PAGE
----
Vector tokens;
     
     public MyStringTokenizer(String str,String delim)
     {
          int pos;
          tokens=new Vector();
          while((pos=str.indexOf(delim))!=-1)
          {
               tokens.add(str.substring(0,pos));
               str=str.substring(pos+delim.length());
          }
          if(str.length()>0)
               tokens.add(str);
          tokens_enum=tokens.elements();
         
     }
     
     public boolean hasMoreTokens()
     {
          return tokens_enum.hasMoreElements();
     }
     
     public String nextToken()
     {
          return (String)tokens_enum.nextElement();
     }
}

public class Test
{
     public static void main(String[] args)
     {
          if(args.length<2)
          {
               System.out.println("Usage: java Test [string_to_parse] [delimiter]");
               System.exit(1);
          }
          MyStringTokenizer st=new MyStringTokenizer(args[0],args[1]);
          while(st.hasMoreTokens())
          {
               System.out.println(st.nextToken());
          }
     }
}


You can now test it:

java Test ab!=cd!=ef !=
0
 
LVL 8

Expert Comment

by:akshayxx
ID: 8063606
>>>And what I've written before? That is the answer!
----------
for msterjev
----------
my comment was to support your and objects' views and to oppose function poniter views..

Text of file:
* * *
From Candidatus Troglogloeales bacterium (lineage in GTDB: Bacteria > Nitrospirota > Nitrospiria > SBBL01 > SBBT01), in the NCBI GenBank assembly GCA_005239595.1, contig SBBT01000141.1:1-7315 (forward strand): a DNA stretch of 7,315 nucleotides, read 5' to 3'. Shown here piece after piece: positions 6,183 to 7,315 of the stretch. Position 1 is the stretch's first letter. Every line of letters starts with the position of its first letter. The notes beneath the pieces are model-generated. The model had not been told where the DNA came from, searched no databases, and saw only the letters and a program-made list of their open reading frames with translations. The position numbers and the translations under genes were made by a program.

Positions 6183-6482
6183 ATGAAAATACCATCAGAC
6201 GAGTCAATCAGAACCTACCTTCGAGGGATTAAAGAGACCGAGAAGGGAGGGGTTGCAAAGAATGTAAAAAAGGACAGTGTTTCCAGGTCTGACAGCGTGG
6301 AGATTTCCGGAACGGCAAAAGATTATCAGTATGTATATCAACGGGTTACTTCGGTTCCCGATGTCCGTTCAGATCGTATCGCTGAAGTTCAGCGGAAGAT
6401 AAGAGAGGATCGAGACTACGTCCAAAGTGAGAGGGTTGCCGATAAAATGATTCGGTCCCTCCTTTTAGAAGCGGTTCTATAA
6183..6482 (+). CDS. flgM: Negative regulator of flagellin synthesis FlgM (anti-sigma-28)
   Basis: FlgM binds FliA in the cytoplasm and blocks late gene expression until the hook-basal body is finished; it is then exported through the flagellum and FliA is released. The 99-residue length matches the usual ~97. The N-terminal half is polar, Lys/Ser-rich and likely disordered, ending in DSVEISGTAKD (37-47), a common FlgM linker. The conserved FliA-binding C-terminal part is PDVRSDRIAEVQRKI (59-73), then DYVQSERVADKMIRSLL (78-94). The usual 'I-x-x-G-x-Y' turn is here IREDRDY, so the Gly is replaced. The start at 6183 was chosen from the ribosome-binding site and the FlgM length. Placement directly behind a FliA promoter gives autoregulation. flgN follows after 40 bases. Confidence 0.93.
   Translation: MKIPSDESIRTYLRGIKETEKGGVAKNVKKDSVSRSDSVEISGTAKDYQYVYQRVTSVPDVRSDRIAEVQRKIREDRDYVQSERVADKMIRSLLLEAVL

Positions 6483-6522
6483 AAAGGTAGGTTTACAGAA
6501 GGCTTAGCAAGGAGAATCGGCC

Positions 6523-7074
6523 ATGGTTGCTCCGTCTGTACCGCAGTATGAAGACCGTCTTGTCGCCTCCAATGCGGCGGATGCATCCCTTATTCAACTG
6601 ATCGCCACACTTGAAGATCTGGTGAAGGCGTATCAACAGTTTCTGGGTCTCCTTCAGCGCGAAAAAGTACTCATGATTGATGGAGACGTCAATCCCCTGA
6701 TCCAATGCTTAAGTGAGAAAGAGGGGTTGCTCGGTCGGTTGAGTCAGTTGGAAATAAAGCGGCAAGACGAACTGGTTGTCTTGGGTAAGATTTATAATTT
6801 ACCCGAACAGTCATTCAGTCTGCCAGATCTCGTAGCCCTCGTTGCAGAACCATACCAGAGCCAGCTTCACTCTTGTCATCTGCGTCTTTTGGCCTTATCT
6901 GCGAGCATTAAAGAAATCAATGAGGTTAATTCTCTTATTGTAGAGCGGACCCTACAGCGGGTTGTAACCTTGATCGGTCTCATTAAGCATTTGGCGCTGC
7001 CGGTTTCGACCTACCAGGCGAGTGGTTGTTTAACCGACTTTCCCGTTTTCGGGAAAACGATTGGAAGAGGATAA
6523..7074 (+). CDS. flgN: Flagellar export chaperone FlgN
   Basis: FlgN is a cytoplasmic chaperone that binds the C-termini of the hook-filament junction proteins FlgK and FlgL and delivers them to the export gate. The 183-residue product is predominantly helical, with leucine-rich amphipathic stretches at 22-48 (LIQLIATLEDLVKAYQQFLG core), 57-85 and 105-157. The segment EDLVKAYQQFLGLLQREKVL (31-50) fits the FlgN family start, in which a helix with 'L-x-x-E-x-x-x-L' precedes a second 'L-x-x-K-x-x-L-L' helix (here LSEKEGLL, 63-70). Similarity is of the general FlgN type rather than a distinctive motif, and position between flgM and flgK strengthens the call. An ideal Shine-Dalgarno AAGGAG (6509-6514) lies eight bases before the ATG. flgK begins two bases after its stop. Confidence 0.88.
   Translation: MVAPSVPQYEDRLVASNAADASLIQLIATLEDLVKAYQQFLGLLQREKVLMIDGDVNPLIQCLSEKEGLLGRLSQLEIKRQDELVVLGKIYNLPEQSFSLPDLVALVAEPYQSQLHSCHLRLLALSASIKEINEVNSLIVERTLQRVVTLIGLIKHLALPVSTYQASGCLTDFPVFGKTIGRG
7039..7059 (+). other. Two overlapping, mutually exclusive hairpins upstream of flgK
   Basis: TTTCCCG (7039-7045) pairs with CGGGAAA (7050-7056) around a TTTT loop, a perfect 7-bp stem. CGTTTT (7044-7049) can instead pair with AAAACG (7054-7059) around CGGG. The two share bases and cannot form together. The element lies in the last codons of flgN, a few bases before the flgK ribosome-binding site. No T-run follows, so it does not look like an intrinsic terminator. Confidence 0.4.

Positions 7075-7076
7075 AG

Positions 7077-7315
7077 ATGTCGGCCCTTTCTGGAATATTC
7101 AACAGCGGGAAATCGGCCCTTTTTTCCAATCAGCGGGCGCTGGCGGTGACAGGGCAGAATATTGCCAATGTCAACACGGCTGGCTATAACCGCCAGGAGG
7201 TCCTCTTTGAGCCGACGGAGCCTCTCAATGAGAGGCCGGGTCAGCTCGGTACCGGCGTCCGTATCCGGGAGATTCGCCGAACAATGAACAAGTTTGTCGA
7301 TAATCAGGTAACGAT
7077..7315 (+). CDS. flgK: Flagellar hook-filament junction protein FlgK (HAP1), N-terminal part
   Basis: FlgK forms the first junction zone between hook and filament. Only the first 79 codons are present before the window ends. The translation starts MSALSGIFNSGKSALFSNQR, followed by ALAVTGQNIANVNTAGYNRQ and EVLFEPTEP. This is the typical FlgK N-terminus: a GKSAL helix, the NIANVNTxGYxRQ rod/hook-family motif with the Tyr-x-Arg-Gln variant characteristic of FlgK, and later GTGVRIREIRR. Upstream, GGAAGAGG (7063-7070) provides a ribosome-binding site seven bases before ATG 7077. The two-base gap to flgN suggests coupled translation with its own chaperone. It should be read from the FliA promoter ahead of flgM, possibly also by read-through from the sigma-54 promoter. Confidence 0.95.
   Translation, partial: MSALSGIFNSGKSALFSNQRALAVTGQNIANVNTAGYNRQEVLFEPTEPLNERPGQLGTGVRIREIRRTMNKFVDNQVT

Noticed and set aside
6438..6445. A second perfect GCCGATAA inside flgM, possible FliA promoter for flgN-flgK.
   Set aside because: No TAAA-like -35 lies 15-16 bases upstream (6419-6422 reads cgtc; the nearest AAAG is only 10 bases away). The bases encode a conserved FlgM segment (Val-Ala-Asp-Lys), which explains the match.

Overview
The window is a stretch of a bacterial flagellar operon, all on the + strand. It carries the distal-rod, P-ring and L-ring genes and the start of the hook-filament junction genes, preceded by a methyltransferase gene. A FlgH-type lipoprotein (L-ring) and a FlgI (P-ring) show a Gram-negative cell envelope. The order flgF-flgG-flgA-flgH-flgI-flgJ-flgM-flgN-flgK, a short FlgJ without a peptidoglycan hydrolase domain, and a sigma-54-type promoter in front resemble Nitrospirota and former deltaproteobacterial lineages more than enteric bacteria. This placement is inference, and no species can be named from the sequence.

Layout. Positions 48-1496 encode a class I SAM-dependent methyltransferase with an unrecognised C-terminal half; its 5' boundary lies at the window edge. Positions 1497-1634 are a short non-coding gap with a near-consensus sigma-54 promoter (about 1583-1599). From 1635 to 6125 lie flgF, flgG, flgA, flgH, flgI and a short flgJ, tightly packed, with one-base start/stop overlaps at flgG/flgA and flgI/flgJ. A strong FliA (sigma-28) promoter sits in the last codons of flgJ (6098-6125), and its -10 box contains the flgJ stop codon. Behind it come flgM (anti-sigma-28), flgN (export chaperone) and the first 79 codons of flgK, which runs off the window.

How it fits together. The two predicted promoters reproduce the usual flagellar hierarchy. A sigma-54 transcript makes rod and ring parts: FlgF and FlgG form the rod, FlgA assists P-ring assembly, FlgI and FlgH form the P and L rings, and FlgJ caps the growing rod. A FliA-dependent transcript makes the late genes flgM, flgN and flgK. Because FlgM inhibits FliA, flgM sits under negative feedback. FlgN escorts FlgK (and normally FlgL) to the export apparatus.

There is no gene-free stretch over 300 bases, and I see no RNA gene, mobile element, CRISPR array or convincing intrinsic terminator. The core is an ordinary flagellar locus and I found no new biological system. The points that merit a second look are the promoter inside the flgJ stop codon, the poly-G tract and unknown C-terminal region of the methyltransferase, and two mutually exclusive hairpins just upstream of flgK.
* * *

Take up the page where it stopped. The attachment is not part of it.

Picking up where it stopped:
dont get too excited for posting a full source code for simple homework problem .. any one could have given that(including function pointer.. though he missed a point) ..

 we here follow certain rules .. which includes not posting full-sources for home-work problems..
look how concise objects have been..
0
 
LVL 3

Expert Comment

by:msterjev
ID: 8063761
...including function pointer.. though he missed a point) ..

I like this. Sorry, if I've done some wrong,I only want to help!

Regards
0
 
LVL 86

Expert Comment

by:CEHJ
ID: 8063785
It's certainly useful for getting around the String/character class delimiter thing msterjev in JDK < 1.4. Whether that's relevant to this *particular* question is another thing ;-)
0
 
LVL 3

Expert Comment

by:msterjev
ID: 8063814
Ok, let's close this question, sgf8058 has already parse the whole hard disk :-)
0
 

Author Comment

by:sgf8058
ID: 8064592
thanks everyone including function pointer,objects
0
 
LVL 2

Expert Comment

by:functionpointer
ID: 8066104
oppose my views?
I was just trying to point out the diffence in the delimiter and not be rude to objects.
maybe my view was just a typo >> function poniter
0
 
LVL 92

Expert Comment

by:objects
ID: 8069633
> and not be rude to objects.

I took no offence from your comment :)
0
 
LVL 8

Expert Comment

by:akshayxx
ID: 8070554
sorry if any of my comment offeded any of you .. if it did .. that must have been my bad english :)